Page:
2.2. Scope of the Data Collection

The goal of our study is to update the data and understand the flows of Turkish mining to the exportation stage. Also, boron is almost non-recyclable. Henckens’ and others’ [9] study about boron stated that the recycling in the life cycle was less than 1%. For this reason, recycling in boron material-flow has been ignored. Boron is also at the forefront of substitute products and material efficiency instead of recycling.
If we were to create an MFA in general terms for boron, it would have been divided into four processes [11,18]. These processes are:
The Mining: Mining is the process of extracting boron ore from the ground. Boron minerals are extracted by means of open-cut operations. Along with the minerals, a significant amount of overburden is also extracted.
The Mineral Processing: The run of the mine is crushed and cleaned in order to remove non-boron materials before refining. For borax (tincal) minerals, this step is only crushing. For other minerals, this step includes crushing and removing non-boron minerals in order to have enriched boron minerals, known as concentrate.
The Refining: At this stage, different refined boron products are produced, employing different processes such as dissolving, crystallizing, filtering, drying.
The Usage Process: This is the process that enables the finished products to be transferred to the necessary sectors [11,18].
Addressing these processes ensures the standardization and comparison of data. Figure 3 shows the generic frame of MFA created for boron with the embedded flow structure. This frame is adapted from Gsodam’s and others’ study [18], and the description of respective flows is given in Table 1.

2.3. Data Collection

The data used for this study have been extracted from the related web pages. [19] provides the export value of the HS code for boron products. The world trade share of countries is given in Figure 4a–c.
It can be seen from Figure 4 that, as of 2018, Turkey is the biggest exporter of Borax and Borates, at 71% and 45%, respectively. Additionally, Turkey is the second exporter of Boron products. The importing countries are given in Figure 5. As it can be seen in Figure 5, China has the biggest share of importing, at about 30–35% of each boron product. The share of other countries is less than 10%.
The quantity and price of boron products have been obtained from [20]. The value and quantity of each boron product are given on this web page. By using these values, the average price of each boron product is estimated.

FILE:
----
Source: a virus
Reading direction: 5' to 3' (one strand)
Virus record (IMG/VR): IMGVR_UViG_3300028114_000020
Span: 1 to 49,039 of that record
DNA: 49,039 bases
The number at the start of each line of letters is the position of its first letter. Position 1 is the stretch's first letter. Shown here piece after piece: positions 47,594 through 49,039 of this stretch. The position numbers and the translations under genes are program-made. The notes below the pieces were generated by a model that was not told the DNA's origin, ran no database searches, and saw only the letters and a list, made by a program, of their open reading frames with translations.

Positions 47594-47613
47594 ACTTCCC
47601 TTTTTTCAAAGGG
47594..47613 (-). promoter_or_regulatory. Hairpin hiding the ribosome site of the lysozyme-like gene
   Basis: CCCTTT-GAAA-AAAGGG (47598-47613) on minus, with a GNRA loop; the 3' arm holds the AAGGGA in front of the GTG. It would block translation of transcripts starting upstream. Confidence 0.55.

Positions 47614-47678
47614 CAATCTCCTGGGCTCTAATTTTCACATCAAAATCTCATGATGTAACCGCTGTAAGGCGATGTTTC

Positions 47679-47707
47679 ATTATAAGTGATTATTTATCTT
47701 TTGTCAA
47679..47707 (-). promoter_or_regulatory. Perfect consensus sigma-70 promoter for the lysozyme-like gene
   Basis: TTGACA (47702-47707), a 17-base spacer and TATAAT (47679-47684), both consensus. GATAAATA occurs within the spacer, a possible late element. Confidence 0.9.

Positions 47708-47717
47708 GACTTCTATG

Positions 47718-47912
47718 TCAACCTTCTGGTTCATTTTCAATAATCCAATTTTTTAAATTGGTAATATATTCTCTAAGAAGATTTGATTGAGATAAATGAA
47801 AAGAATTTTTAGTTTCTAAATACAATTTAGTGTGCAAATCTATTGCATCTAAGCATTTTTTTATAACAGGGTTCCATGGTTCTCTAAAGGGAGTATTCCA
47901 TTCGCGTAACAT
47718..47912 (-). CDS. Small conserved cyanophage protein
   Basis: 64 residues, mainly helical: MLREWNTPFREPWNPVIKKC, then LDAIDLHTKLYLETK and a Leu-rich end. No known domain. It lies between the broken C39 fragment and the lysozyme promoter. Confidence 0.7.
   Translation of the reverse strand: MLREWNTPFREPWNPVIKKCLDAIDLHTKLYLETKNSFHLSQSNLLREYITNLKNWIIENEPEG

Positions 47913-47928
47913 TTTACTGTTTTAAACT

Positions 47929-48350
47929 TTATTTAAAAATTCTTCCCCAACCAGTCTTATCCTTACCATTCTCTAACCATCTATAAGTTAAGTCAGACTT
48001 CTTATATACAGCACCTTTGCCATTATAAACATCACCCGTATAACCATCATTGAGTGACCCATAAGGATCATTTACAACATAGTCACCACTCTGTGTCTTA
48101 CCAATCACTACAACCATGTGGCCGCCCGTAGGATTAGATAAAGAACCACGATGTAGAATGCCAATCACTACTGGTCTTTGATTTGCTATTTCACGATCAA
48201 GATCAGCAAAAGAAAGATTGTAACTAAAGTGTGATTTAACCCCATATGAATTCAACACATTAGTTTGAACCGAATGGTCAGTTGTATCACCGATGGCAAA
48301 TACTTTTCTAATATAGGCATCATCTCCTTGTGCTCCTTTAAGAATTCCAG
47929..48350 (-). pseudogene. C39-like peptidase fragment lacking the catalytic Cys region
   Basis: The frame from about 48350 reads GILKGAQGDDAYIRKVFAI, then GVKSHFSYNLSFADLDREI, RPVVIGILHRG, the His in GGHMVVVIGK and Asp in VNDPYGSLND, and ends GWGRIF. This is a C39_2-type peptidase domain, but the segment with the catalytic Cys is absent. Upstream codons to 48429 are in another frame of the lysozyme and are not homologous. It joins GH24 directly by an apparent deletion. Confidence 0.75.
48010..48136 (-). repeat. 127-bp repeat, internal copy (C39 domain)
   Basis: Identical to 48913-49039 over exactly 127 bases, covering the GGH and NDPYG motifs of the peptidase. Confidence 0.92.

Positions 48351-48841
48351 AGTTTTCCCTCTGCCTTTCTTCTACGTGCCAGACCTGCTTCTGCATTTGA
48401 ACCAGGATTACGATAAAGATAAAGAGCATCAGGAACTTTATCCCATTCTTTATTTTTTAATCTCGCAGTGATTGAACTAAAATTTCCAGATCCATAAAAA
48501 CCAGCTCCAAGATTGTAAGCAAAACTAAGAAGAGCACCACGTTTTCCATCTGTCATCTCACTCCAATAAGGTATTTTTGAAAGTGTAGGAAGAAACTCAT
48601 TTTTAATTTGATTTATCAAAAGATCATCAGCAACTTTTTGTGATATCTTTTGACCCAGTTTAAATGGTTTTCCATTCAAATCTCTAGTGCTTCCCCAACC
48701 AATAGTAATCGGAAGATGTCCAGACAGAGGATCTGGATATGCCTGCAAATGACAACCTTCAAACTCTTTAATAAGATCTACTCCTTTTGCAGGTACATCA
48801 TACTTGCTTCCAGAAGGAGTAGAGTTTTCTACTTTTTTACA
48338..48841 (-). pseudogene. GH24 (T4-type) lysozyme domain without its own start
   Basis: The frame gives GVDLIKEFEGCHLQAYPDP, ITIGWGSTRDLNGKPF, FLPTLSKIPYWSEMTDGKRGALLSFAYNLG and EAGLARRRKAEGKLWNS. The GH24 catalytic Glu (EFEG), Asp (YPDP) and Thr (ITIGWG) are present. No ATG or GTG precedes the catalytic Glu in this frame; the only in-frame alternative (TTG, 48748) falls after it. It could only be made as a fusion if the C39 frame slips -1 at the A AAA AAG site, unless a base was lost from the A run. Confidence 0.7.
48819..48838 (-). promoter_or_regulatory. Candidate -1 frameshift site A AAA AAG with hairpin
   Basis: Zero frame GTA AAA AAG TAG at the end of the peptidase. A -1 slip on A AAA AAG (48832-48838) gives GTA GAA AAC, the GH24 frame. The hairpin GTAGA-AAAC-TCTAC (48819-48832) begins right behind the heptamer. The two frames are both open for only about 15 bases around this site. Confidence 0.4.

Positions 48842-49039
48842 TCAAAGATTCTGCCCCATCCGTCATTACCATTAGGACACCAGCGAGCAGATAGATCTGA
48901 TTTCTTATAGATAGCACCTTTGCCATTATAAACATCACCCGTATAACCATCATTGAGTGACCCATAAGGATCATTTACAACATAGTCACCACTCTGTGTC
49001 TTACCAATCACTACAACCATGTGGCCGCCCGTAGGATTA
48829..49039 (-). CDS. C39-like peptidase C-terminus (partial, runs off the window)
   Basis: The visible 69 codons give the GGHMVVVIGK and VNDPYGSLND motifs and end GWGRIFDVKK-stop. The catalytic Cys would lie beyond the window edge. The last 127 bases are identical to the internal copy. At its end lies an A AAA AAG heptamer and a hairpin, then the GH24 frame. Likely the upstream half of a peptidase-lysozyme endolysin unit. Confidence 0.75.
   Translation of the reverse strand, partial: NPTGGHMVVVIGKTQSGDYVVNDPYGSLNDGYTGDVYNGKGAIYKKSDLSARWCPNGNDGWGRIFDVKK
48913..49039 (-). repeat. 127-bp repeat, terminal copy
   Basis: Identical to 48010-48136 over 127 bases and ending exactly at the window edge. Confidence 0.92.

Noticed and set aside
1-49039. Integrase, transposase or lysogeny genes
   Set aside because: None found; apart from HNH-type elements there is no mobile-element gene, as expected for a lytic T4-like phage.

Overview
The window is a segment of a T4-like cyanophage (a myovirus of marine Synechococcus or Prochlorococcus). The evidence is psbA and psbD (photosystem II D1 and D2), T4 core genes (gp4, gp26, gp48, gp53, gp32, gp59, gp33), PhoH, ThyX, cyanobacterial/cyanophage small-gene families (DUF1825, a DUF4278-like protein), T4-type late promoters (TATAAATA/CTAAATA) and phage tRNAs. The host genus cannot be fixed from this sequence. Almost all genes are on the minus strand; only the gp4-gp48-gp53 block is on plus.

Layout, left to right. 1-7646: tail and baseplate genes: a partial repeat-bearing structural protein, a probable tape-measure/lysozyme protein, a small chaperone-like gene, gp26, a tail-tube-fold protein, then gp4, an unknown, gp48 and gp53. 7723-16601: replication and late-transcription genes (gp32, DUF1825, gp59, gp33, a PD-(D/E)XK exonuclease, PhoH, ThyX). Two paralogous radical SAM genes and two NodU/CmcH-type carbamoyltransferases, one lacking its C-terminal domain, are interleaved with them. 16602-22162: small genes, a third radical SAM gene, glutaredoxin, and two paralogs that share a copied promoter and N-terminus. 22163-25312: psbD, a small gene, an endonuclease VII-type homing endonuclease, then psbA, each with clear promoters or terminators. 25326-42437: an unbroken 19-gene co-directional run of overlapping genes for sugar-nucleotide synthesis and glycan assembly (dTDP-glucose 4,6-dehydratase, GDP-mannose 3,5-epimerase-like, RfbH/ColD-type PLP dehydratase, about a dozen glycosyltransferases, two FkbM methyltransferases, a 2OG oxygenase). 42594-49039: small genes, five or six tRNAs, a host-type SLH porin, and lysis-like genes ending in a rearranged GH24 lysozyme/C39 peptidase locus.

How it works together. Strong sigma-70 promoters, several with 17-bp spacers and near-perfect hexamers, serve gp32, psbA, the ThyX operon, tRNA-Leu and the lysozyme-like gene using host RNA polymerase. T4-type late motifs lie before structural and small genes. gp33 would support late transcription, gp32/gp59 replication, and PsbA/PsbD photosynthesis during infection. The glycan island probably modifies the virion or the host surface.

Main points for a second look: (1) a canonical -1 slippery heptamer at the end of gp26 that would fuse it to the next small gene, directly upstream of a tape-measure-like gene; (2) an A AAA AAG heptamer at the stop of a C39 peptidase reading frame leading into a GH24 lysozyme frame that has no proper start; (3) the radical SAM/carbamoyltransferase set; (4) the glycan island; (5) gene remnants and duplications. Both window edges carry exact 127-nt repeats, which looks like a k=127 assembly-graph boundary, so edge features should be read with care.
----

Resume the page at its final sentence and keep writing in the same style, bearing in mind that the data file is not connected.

Average Price = Total Values/Quantity
After estimating the average prices of boron products, the total quantity can be estimated.
Boron demand forecasting data have been obtained from [21]. The results are given in Figure 6. As it can be seen in Figure 6, the boron demand for glass fiber will be almost twice by 2024. The increase in other areas is relatively low, at about 25%. Almost 81% of boron products have been used in these four areas: glass fiber, ceramics, agriculture, and detergent. The total demand for these will be about 2 million tons. After adding the other usage, the total demand for boron products will be 2.4 million metric tons. That means the total demand for boron products will increase about 25% by 2023.
Based on the trade market/price and the materials flow analysis principles (mass balance), we evaluated the quantity in mass.
There are no compatible or reliable data for boron production and boron reserves. According to the given literature, the boron reserves of Turkey is 1.1 B tons, of the USA is 40 M tons, of Russia is 40 M Tons, of Chile is 35 M tons, of China is 24 M tons, and of Peru is 4 M tons [21]. However, there is no additional information about the amount of borate minerals in situ or the amount of borate products possible that can be obtained. Demand figures are the amount of boron products. All the previous data can be found in the Supplementary Materials.
The question is that in order to obtain one unit of boron products, how many units of boron minerals are needed to be extracted? This depends on the boron minerals and processes. The answer to this question enables us to set up a relationship between reserves and demand.
The aim of the following part of this study is to try to define the relationship between boron minerals and boron products.

3. Results

This study focuses on the production, processing, and usage of boron minerals. There are two boron minerals considered in this study, namely tincal (Borax) and colemanite. The flow of both minerals differs from each other. Therefore, two different MFA have been carried out in this study.

3.1. MFA for Tincal

The tincal ore reserves of Turkey are in Kırka, Turkey. Tincal ore production is estimated to be around 2,500,000 tons, with an overburden ratio of 2.2. The MFA model of tincal ore is given in Figure 7. The model consists of four (4) main processes connected to each other by flows. These processes are mining operation, crushing-dissolving operation, refining process, and production process. Tincal ore is extracted from the ground by means of open-pit mining. The ore, then, must be crushed to reduce the size below 100 mm. Crushed ore is mixed with hot liquor, a combination of borates and water, and dissolved in water before it can be refined. Insoluble rocks, sand, and other solids are removed using screens of about 51% of fed ore. Then, the saturated borate solution is pumped to the refinery. The refinery refines the boron ore into refined borates. As a result of refining, borax pentahydrate and borax decahydrate are produced. Following this operation, some amount of borax pentahydrate is used to produce anhydrous borax with another process. Borax decahydrate is used to produce detergent as an end-use product.